At a time when citizens needed reassurance from government officials during this reoccurring crisis, the Ministry of Energy placed blame on the urban slums for the illegal hookups being the root cause. Yet, disregarding acknowledgement that substation failures and stoppages at the generation facility indeed contributed to the breakdowns that caused the blackouts according to the Kenya Power and Lightening Company (KPLC). Substation failures were the common denominator for the continuous blackouts. The Ministry of Energy and his Secretary Nyoike addressed the problem indirectly time after time, showing the ineffectiveness of the strategies put in place to avoid blackouts. Furthermore, justifying that more needs to be done to fix the problem instead of covering up the problem. The lack of accountability from the government added a shift in the confidence that the citizens once had to almost being nonexistent.
The government introduced The Vision 2030 plan, a long-term development plan, as a solution that Kenya needed to put the country on track. The implementation of the Vision 2030 plan specifies under the economic pillars, the improvements designed for infrastructure and energy. The plan did come with a high price to pay and its on dilemmas that would provide skeptism for citizens. The government included some aggressive plans that could have been discussed into more detail before implementation and to have included citizen opinion. The execution process has been slowly but surely going but in the process of production, another blackout occurred causing yet another setback.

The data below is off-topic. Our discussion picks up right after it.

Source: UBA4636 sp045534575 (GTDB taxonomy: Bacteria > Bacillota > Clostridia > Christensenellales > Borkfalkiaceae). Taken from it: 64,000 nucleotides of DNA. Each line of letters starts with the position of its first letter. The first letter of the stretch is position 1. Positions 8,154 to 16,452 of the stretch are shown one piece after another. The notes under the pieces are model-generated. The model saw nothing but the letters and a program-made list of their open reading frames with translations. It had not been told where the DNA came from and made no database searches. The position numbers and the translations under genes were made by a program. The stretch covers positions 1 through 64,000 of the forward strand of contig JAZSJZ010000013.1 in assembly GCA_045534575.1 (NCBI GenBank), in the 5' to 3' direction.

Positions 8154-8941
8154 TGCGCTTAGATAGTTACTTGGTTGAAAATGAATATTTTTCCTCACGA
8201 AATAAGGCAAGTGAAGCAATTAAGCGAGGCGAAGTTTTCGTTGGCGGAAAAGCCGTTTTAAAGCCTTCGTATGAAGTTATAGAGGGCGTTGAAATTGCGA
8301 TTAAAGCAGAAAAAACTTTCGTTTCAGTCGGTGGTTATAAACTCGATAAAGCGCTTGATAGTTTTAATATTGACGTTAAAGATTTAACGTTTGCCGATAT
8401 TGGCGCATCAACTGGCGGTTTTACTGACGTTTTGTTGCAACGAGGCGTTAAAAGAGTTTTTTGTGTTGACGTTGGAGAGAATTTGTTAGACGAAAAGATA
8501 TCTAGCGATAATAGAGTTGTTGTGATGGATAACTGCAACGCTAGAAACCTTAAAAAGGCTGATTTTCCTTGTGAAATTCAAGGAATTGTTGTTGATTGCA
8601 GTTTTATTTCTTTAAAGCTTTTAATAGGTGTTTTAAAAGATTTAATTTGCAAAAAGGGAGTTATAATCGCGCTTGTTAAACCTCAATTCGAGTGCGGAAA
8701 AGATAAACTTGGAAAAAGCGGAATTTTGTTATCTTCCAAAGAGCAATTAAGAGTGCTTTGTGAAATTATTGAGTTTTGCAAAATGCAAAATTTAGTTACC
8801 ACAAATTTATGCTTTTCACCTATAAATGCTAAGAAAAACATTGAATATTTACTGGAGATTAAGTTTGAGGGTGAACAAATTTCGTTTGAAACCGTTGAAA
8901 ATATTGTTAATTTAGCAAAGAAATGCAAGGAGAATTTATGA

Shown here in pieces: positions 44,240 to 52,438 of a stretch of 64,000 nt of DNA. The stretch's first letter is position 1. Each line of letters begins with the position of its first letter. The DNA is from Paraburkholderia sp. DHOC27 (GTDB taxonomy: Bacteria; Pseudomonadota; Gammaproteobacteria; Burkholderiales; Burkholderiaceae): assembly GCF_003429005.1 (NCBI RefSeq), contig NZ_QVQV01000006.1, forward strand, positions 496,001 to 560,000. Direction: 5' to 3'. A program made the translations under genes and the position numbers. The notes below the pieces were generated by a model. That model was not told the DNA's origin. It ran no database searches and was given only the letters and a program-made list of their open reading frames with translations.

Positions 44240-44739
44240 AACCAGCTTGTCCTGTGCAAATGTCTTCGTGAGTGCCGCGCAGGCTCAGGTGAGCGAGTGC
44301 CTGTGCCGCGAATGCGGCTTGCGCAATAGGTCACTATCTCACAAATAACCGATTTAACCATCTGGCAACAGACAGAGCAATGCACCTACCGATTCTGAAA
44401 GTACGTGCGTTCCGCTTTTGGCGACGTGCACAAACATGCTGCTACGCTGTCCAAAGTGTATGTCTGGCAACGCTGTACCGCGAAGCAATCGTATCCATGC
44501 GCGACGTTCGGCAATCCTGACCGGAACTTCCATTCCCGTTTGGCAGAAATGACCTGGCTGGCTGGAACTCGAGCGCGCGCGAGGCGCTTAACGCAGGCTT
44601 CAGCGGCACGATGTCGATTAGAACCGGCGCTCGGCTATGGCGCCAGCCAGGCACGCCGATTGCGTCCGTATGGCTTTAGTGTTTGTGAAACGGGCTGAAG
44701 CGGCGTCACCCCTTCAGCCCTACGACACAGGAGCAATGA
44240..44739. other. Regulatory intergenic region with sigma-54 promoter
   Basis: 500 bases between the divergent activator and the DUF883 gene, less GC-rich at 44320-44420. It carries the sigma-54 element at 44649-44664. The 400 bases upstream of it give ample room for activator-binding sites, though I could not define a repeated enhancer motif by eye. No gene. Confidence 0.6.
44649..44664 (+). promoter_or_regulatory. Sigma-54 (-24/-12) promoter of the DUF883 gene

Countries across the African continent, such as South Africa, Egypt and Nigeria, have been striving with renewable energy sources that include hydropower, solar, wind and biomass. Although, South Africa is the most developed county in Africa they faced their own challenges with power crisis like Kenya included increase in the internal demand of electricity from the increased population (Jain & Jain, 2017, p. 723). Although each country has their own plan, the Kenyan government can choose various items that would work best for their country when they attempt to shift their focus to renewable energy. According to Aliyu, Modu & Tan (2017), renewable energy as an alternate is a sustainable option that can significantly overdependence on fossil fuel. Improvement of energy efficiency is the cheapest, fastest and environmentally friendly way to meet the significance of the worlds energy demand. Energy investment is reduced by energy efficiency creating a more economically sound outcome and overtime reduces energy cost (p. 2503-2504). Solar power is flourishing in all three countries and brings the greatest amount of contribution. Exploring the options for renewable energy would be beneficial for Kenya because the current plans are not working as effective as was intended. There has been a continued effort to enforce a new system however, it provides the same results with no improvements.